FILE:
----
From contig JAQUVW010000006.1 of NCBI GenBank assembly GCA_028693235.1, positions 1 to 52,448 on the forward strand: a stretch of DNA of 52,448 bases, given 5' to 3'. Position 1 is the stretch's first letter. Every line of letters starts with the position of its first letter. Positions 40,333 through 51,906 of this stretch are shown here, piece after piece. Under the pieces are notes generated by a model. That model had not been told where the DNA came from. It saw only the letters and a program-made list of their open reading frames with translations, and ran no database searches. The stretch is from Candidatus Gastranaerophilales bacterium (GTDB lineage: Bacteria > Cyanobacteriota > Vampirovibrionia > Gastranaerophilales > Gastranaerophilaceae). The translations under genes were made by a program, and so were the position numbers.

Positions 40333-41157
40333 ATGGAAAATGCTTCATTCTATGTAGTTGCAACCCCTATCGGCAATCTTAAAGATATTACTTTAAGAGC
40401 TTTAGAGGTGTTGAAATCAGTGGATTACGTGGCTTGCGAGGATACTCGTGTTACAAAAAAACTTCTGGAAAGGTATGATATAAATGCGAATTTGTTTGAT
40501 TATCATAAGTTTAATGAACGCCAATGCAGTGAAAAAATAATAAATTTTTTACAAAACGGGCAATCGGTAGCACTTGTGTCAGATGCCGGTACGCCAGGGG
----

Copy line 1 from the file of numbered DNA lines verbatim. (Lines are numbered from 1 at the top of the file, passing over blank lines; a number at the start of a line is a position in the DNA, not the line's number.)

From contig JAQUVW010000006.1 of NCBI GenBank assembly GCA_028693235.1, positions 1 to 52,448 on the forward strand: a stretch of DNA of 52,448 bases, given 5' to 3'. Position 1 is the stretch's first letter. Every line of letters starts with the position of its first letter. Positions 40,333 through 51,906 of this stretch are shown here, piece after piece. Under the pieces are notes generated by a model. That model had not been told where the DNA came from. It saw only the letters and a program-made list of their open reading frames with translations, and ran no database searches. The stretch is from Candidatus Gastranaerophilales bacterium (GTDB lineage: Bacteria > Cyanobacteriota > Vampirovibrionia > Gastranaerophilales > Gastranaerophilaceae). The translations under genes were made by a program, and so were the position numbers.